Skip to Content

Zoo Story: Treating an Orangutan as a Labor of Love

Lawrence Hergott, MD, director of outpatient clinical services for the University of Colorado Hospital’s Cardiac & Vascular Center, was recently among a dozen providers at the Denver Zoo’s animal hospital circling a 162-pound, 21-year-old female orangutan named Nias, as she slumbered under the influence of general anesthesia.

Nias under anesthesia. Providers carefully monitor her airway
during the exam to ensure her safety.

The provider team filled a variety of roles – Hergott’s was to conduct a cardiology exam, including an EKG to test the animal’s heart rhythms – but they were united in one goal: to help ensure the safety of an endangered species.

Precious data. Hergott and the zoo will submit information from the most recent examination to a national registry on primates that has gathered data from more than 100 conducted on great apes nationwide since 2006. Hergott says the registry is an invaluable resource for those dedicated to preserving the species.

“We want to identify behaviors that indicate an animal is getting sick or whether we should worry about the thickness of the heart muscle, for example,” Hergott notes. “It’s good preventive medicine.”

The apes, whose hearts are virtually identical to those of humans, can suffer from potentially fatal cardiac problems, Hergott remarks. “In captivity they die of the same diseases humans do, such as heart failure, which makes them swell up with fluids." They are treated with the same drugs used on humans, he adds.

Extensive exam. A team of specialists recruited from UCH and Exempla Lutheran Medical Center conducted an extensive two-hour exam that included checking Nias's vital signs, blood pressure, heart rate and blood oxygen levels, listening to her lungs, abdomen and heart, monitoring her blood flow, taking an echocardiogram of her heart and examining her teeth.


Hergott supervises placement of electrodes for the EKG.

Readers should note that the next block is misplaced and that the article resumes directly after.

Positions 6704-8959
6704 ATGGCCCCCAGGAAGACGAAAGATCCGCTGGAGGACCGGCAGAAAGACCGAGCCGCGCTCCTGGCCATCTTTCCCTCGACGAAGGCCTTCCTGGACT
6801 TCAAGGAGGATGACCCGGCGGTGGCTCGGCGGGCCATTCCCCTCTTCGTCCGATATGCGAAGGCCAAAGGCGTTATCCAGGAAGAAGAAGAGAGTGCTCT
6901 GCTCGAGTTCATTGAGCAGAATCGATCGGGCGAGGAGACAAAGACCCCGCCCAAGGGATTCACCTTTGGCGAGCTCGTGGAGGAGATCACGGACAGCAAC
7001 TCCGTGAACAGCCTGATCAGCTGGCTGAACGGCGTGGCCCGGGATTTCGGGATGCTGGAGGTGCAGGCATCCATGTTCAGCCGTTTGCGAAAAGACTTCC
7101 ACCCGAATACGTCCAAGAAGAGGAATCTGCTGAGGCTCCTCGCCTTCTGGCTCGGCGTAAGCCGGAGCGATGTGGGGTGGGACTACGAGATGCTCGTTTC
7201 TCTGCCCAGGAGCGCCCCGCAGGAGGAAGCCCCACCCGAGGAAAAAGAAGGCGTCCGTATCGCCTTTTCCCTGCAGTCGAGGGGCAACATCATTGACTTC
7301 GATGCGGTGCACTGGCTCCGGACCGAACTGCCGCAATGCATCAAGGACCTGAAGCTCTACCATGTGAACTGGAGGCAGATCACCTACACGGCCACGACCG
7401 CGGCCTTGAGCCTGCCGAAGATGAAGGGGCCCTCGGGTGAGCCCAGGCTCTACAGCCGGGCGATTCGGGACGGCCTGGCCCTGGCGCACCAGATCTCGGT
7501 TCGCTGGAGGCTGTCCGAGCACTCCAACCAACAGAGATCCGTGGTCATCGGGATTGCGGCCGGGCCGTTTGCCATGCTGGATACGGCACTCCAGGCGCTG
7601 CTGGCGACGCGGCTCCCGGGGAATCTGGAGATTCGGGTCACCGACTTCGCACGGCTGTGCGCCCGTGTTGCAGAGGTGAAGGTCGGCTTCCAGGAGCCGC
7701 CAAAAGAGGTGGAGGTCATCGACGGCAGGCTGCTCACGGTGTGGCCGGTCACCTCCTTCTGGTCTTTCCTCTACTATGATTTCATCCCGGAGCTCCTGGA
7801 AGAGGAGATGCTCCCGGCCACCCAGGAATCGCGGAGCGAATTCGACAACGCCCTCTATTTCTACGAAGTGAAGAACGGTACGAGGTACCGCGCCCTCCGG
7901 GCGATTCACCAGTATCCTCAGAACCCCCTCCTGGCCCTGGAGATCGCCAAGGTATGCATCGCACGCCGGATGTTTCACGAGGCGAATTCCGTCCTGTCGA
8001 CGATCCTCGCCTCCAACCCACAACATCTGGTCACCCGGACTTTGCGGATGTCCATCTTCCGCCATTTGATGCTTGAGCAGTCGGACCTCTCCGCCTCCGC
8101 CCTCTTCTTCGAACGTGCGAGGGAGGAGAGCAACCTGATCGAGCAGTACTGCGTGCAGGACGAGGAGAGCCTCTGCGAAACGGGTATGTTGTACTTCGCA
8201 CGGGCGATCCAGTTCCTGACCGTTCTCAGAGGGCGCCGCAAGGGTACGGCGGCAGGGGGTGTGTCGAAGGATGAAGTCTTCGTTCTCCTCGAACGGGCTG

The room hummed with activity from the moment Nias arrived by ambulance and was brought in on a stretcher and laid on the examination table. Anesthesiologists carefully monitored her breathing throughout the examination.

“It’s absolutely critical to protect the airway of an orangutan,” Hergott notes. “They have a big air sac under their chin that can pinch off the airway, which is relatively small.”

Getting in rhythm. Getting an EKG presented challenges too. One of them was anatomical.

"You can’t use a conventional placement of electrodes,” says Mason Madrid, UCH Ancillary Health Technician coordinator who, along with Cardiac & Vascular Center nurse practitioner Patrice Spurck, RN, MS, ANP, assisted Hergott. “It’s a little bit tougher because of the configuration of the chest, and their heart is bigger and situated differently than a human's."

The thick hair covering Nias’s body made it hard to attach the electrodes that would convey signals from the heart. The answer? Electric shavers. “We were having trouble getting signals, but we didn’t want to leave big bare spots on her body,” Madrid says. After a few careful trims, he adds, the team was able to make good contacts that produced “beautiful signals."

Nias in good health. The team conducted an echocardiogram, which showed Nias's heart was pumping well. The dental team also pronounced her in good oral health. "Just a few chips," said dentist Pete Emily. "Cleanest primate mouth I've seen in a long time, better than a lot of human ones," he added to general laughter.

Hergott's examination of Nias, the twelfth time he's taken part in an exam of a great ape, produced familiar feelings.

“I thought it was routine at first,” he said. “But when they wheeled [Nias] in, I got into it and saw her totally as an individual. It was energizing and stimulating.

"It’s such a privilege to do this,” he added. “If there’s a pause in the work, you think about the wonder of being in the presence of this animal and being responsible for her welfare.”

This page is adapted from a story that appeared in the UCH Insider, the hospital's candid e-newsletter. The Insider, which is published biweekly, is available to people outside the hospital via a free e-mail subscription. Tyler Smith ( is managing editor of the Insider.

Request an Appointment